Präsentation zum Thema: "Contexts of Mahlers Music. … … Only connect Only connect! […] Live in fragments no longer. E. M. Forster (1879- 1970), Howards End (1910)"— Präsentation transkript:
Contexts of Mahlers Music
Only connect Only connect! […] Live in fragments no longer. E. M. Forster ( ), Howards End (1910)
Some Contexts of Mahlers Music Arthur Schopenhauer (1788–1860) Friedrich Nietzsche (1844–1900) –Søren Kierkegaard (1813–55) irrationalist triumvirate –Gustav Klimt (1862–1918)
Schopenhauer 4-fold Root of the Principle (1813, 1847) cause and effect premise and conclusion motive and action space and time –Man bound to the principle like Ixion's wheel
Arthur Schopenhauer (1788–1860) chief expounder of pessimism and of the irrational impulses of life arising from the will; influenced Existentialism and Freudian psychology Art liberates us from the world of appearance cause and effect… –and reveals the ideas behind
The World as Will and Idea (1819) Music reveals the "Will" behind the ideas –a copy of the will itself –the romantic art, highest
Friedrich Wilhelm Nietzsche (1844–1900) known for denouncing religion, for espousing doctrine of perfectibility of man, and for glorification of the superman
The Birth of Tragedy out of the Spirit of Music (1872) argues that Greek tragedy arose out of the fusion of Apollonian (measured restraint) and Dionysian (ecstasy) elements. Socratic rationalism and optimism spelled the death of Greek tragedy, only the spirit of Wagner's music brought about its rebirth.
Apollonian: equivalent of what Schopenhauer called the individual phenomenonthe particular chance, error, or man, the individuality of which is merely a mask for the essential truth of reality which it conceals. Dionysian: sense of universal reality, which, according to Schopenhauer, is experienced after the loss of individual egoism. The Dionysian ecstasy, as defined by Nietzsche, is experienced not as individuals but as the one living being, with whose creative joy we are united.
ad astra per aspera to the stars by hard ways –Nietzsche: all that comes into being must be ready for a sorrowful end; we are forced to look into the terrors of the individual existenceyet we are not to become rigid with fear… –Beethoven: joy through suffering Mahler –Symphony No. 2 Resurrection, FinaleFinale –Symphony No. 3, IV–VIVV –Symphony No. 4, FinaleFinale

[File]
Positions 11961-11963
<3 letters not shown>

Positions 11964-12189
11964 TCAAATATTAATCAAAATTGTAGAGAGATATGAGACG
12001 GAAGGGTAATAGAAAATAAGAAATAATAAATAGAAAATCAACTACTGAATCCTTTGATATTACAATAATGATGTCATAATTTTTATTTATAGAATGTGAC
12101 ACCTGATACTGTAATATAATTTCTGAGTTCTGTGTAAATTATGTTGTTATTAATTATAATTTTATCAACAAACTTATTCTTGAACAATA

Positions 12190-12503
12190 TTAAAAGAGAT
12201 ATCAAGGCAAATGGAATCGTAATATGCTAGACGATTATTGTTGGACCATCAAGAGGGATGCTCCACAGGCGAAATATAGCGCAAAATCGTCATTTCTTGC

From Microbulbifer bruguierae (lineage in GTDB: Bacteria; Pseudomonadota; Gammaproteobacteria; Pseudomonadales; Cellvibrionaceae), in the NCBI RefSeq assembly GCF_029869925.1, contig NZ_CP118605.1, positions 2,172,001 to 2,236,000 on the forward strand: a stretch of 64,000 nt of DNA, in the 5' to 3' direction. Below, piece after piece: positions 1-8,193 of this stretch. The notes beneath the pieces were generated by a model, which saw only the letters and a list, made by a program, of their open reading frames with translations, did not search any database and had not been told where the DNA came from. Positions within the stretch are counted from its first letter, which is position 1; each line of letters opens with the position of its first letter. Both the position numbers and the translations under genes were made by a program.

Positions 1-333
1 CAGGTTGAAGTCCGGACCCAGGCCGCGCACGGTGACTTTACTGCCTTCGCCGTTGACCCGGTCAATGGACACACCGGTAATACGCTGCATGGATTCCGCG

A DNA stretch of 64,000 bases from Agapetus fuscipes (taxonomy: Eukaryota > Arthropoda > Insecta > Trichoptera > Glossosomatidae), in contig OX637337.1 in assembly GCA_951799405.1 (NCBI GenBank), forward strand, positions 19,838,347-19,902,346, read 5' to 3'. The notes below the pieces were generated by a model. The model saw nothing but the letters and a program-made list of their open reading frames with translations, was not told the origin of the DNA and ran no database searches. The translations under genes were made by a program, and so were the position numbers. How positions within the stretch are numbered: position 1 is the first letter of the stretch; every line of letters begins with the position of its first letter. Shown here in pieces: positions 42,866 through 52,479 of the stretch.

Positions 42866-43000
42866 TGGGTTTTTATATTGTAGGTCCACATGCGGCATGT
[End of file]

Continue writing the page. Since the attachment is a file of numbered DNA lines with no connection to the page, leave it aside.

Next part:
Søren Kierkegaard (1813–55) religious philosopher and critic of rationalism, regarded as the founder of existentialist philosophy. He is famous for his critique of systematic rational philosophy, on the grounds that actual life cannot be contained within an abstract conceptual system. He intended to clear the ground for an adequate consideration of faith and, accordingly, of religion specifically Christianity.
Stages on Life's Way (1845) three stages of existence: –the aesthetic stage is the one in which one lives for the pleasure of the moment (cf. Don Giovanni); –the ethical stage is the one based on the stability and continuity of life in work and in matrimony; –the religious stage is the one characterized by faith, which is always a "dreadful certaintyi.e., a dread that becomes certain of a hidden relationship with God
Response to Kierkegaard aesthetic stageindulgence in this world –despair ethical stagejustification by work –guilt religious stagejustification by grace –suffering (Weltschmerz) aesthetic stageliberation from this world –Camus: man's revolt against the world –Tillich: courage to be
Weltschmerz the prevailing mood of melancholy and pessimism associated with the poets of the Romantic era that arose from their refusal or inability to adjust to those realities of the world that they saw as destructive of their right to subjectivity and personal freedoma phenomenon thought to typify Romanticism.
Gustav Klimt (1862–1918) Ceiling paintings commissioned (but finally rejected and the drafts destroyed in 1945!) by the University of Vienna for the new hall, representing 3 of the 4 faculties
Klimt, Philosophy (1900) Philosophy Sphinx
Klimt, Medicine, 1901 Hygeia Death
Klimt, Jurisprudence, 1903–7 Truth, Justice, Law 3 Furies The Criminal/Victim?
Schubert, An die Musik D.547 (1817)An die Musik Du holde Kunst, in wieviel grauen Stunden, Wo mich des Lebens wilder Kreis umstrickt, Hast du mein Herz zu warmer Lieb entzunden, Hast mich in eine beßre Welt entrückt! Oft hat ein Seufzer, deiner Harf' entflossen, Ein süßer, heiliger Akkord von dir Den Himmel beßrer Zeiten mir erschlossen, Du holde Kunst, ich danke dir dafür! Oh sacred art, how oft in hours blighted, While into life's untamed cycle hurled, Hast thou my heart to warm love reignited To transport me into a better world! So often has a sigh from thy harp drifted, A chord from thee, holy and full of bliss, A glimpse of better times from heaven lifted, Thou sacred art, my thanks to thee for this.
Um Mitternacht Um Mitternacht (1901) Um Mitternacht hab' ich gewacht und aufgeblickt zum Himmel; kein Stern vom Sterngewimmel hat mir gelacht um Mitternacht.
Um Mitternacht hab' ich gedacht hinaus in dunkle Schranken. Es hat kein Lichtgedanken mir Trost gebracht um Mitternacht. Um Mitternacht nahm ich in acht die Schläge meines Herzens. Ein einz'ger Puls des Schmerzes war angefacht um Mitternacht.
Um Mitternacht kämpft' ich die Schlacht, o Menschheit, deiner Leiden; nicht konnt' ich sie entscheiden mit meiner Macht um Mitternacht. Um Mitternacht hab' ich die Macht in deine Hand gegeben! Herr! Über Tod und Leben du hältst die Wacht um Mitternacht!
Kathleen Ferrier (1912–53) recorded Mahler in Vienna, 1952